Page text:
Moderate
(6-7)
High
(8-10)
Satisfaction with job overall 6.8 (0.28) 7.1 (0.16) 7.8*** (0.13) 6.4 (0.21) 7.7*** (0.21) 8.9*** (0.16)
Satisfaction with relationship with partner
 Self-report 8.1 (0.32) 8.4 (0.19) 8.6 (0.16) 8.6 (0.18) 8.9 (0.19) 9.1* (0.19)
Partner's report 8.1 (0.36) 8.2 (0.23) 8.4 (0.19) 8.1 (0.24) 8.5 (0.24) 8.9** (0.21)
Satisfaction with relationshipwith children 
Self-report 8.6 (0.20) 8.5 (0.18) 8.6 (0.13) 8.5 (0.18) 8.9 (0.20) 9.1** (0.19)
Partner's report 8.5 (0.26) 8.5 (0.18) 8.5 (0.16) 8.4 (0.20) 8.6 (0.23) 9.1** (0.19)
Satisfaction with life overall 7.2 (0.23) 7.6 (0.13) 7.9*** (0.14) 7.1 (0.17) 7.7** (0.17) 8.2*** (0.19)
Parenting stress 14.3 (0.71) 13.8 (0.54) 13.8 (0.41) 14.2 (0.51) 13.6 (0.56) 12.2** (0.67)
Work and family balance
Negative effect of work on family 16.5 (0.79) 15.7 (0.64) 14.4* (0.48) 20.7 (0.64) 18.9* (0.67) 15.4*** (0.86)
Positive effect of work on family 12.8 (0.64) 13.8 (0.42) 14.2* (0.36) 13.3 (0.43) 13.6 (0.55) 15.2*** (0.42)
Positive effect of work on self 15.3 (0.60) 15.6 (0.33) 16.4 (0.30) 15.6 (0.41) 16.6 (0.43) 16.7 (0.48)
Health
General health 69.7 (2.51) 71.0 (1.60) 74.7 (1.55) 68.1 (2.06) 74.8* (2.37) 73.1 (2.85)
Vitality 64.9 (2.10) 65.4 (1.65) 69.7* (1.45) 56.8 (2.09) 64.4* (2.52) 70.4*** (2.16)
Mental health 74.2 (2.13) 74.7 (1.63) 78.0 (1.45) 71.6 (1.62) 75.5 (2.24) 80.4*** (1.99)

Notes: Standard errors are shown in brackets.The significance tests are for the comparison with fathers with low satisfaction. The significance levels reported in the table are for the underlying coefficients in the regression model used to construct the least squares means. Significance levels are: * 5 per cent confidence level; ** 1 per cent confidence level; *** 0.1 per cent confidence level. The data have been weighted and calculation of the test statistics takes account of the survey design that involves stratification and clustering. Source: HILDA Survey Wave 1 (2001).


The relationship between satisfaction with work hours and wellbeing is much stronger for fathers working 60 or more hours per week than for fathers working 35 to 40 hours. Fathers who are moderately satisfied with working 60 or more hours per week differed significantly from those indicating low satisfaction with such hours on 5 of the 13 measures (job and life satisfaction, negative effect of work on family life and general health and vitality). In each case, the moderately satisfied group indicates higher wellbeing (or lower illbeing).

For all except two measures, fathers who are highly satisfied with working 60 or more hours have significantly higher wellbeing (or lower 'illbeing') than those who express low satisfaction with such hours. The exceptions are for 'general health' and for the positive effect of work on the self. While mean scores on these measures are higher for those expressing high rather than low satisfaction with work hours, the differences are not statistically significant.20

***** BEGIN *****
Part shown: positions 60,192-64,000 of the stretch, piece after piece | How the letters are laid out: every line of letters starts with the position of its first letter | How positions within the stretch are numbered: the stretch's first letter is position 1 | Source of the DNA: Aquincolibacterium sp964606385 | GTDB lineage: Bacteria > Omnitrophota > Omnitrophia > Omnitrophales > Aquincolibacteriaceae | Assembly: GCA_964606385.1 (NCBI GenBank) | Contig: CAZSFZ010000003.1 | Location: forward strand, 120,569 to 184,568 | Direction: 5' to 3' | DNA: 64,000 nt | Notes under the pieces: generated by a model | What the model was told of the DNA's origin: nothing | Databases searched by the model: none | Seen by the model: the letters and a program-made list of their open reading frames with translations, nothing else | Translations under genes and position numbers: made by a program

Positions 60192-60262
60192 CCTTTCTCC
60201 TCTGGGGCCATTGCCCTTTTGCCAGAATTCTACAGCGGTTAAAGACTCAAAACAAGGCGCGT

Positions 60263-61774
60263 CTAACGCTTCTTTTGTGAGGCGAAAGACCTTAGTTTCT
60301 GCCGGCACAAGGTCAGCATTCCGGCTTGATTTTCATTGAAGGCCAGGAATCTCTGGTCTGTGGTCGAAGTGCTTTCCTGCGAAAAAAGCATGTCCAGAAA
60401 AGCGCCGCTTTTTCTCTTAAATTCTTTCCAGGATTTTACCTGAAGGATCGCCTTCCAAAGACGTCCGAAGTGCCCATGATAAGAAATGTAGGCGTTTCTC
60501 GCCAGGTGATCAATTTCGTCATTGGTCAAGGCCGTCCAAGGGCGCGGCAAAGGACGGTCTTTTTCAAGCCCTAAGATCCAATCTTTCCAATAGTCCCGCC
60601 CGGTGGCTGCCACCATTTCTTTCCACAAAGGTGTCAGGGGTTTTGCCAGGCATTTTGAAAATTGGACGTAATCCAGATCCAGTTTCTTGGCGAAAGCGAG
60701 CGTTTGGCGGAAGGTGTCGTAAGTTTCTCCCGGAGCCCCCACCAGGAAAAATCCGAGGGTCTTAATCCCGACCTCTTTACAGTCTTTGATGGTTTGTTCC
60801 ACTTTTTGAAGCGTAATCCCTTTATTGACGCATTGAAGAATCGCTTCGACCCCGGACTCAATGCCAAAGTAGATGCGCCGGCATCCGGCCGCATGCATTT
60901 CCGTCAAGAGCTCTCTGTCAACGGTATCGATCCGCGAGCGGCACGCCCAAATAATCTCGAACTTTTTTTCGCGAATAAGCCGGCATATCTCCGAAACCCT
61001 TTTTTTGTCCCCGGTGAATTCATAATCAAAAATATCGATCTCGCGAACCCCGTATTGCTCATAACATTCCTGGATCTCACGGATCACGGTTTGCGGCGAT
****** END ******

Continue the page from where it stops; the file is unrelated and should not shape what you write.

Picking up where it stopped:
The fact that the relationship between satisfaction with work hours and wellbeing is stronger for fathers working long hours than for those working 'standard' hours implies that the association between satisfaction with work hours and wellbeing cannot be entirely explained by an underlying happy or unhappy disposition, which shapes both views about work hours and wellbeing.21

We now turn to the comparisons of fathers working 35 to 40 hours and those working 60 hours or more who express the same level of satisfaction with their respective working hours. Of the fathers who indicate low satisfaction with their work hours, those working 60 or more hours differed significantly from those working 35 - 40 hours on two dimensions only: the former group report a greater negative effect of work on family life and lower levels of vitality.

On the other hand, of fathers who expressed high satisfaction with their work hours, those working 60 or more hours had significantly higher wellbeing scores than those working 'standard hours' in relation to six measures; positive effect of work on family life; lower parenting stress; satisfaction with their jobs; satisfaction with their relationships with their partner and children; and partners' satisfaction with father - partner and father - children relationships.

These results suggest that the personal and family wellbeing differences between those with high as opposed to low satisfaction with long work hours can not be explained by any markedly pervasive low wellbeing experienced of those with low satisfaction with such hours. Nor could the difference be entirely explained by any markedly pervasive high wellbeing experienced by fathers who are very satisfied with working such long hours. However, the latter group does seem to be better off than those with high satisfaction with 'standard hours' on a number of wellbeing dimensions. There is no evidence that fathers who indicate high satisfaction with very long hours have poorer family relationships than fathers with high satisfaction working standard hours. Indeed the partners of fathers indicating high satisfaction with very long hours seem particularly happy with spousal relationships. One possible explanation for these patterns is that they reflect differences in the personalities of those who enjoy working hard. It is also possible that there are other benefits that accrue to partners, such as interesting work stories, work events and reflected glory from their partners' achievements.